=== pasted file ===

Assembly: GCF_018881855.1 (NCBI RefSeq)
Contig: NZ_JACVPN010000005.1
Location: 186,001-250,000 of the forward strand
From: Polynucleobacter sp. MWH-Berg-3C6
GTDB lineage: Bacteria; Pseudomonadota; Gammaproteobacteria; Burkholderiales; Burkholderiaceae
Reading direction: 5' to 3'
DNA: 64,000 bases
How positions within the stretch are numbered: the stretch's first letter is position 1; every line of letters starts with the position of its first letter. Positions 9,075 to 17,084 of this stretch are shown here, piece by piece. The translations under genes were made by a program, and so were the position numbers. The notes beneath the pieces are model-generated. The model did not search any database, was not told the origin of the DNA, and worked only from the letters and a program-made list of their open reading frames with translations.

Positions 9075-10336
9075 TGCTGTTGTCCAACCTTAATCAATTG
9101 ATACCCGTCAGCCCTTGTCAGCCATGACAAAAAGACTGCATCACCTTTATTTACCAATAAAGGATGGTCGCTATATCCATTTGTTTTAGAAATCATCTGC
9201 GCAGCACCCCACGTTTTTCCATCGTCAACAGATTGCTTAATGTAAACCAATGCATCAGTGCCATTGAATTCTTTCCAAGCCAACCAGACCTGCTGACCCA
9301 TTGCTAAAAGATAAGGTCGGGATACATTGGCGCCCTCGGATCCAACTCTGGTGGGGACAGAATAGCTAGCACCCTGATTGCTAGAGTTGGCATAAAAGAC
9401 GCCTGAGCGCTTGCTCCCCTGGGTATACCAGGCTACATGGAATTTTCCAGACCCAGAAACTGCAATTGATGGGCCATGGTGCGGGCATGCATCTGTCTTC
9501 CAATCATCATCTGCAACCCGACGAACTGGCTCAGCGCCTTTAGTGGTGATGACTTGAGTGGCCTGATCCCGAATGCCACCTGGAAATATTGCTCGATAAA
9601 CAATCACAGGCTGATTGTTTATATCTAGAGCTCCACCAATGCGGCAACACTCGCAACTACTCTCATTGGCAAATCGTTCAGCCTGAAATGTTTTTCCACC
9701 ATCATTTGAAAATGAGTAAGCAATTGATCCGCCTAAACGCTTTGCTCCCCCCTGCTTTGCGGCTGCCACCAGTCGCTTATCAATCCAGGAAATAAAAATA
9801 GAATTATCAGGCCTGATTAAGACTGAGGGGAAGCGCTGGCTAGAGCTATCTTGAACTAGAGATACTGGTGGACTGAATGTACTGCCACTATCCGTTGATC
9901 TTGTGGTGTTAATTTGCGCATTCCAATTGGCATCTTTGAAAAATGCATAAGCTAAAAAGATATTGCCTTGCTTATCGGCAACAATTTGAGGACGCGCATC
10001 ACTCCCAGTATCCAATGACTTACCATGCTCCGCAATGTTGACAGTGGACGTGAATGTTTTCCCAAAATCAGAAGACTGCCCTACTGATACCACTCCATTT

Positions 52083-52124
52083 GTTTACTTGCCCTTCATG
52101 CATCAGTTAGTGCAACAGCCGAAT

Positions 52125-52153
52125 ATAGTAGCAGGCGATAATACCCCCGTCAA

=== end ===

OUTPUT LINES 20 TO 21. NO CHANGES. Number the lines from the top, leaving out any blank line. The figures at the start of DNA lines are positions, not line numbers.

10001 ACTCCCAGTATCCAATGACTTACCATGCTCCGCAATGTTGACAGTGGACGTGAATGTTTTCCCAAAATCAGAAGACTGCCCTACTGATACCACTCCATTT

Positions 52083-52124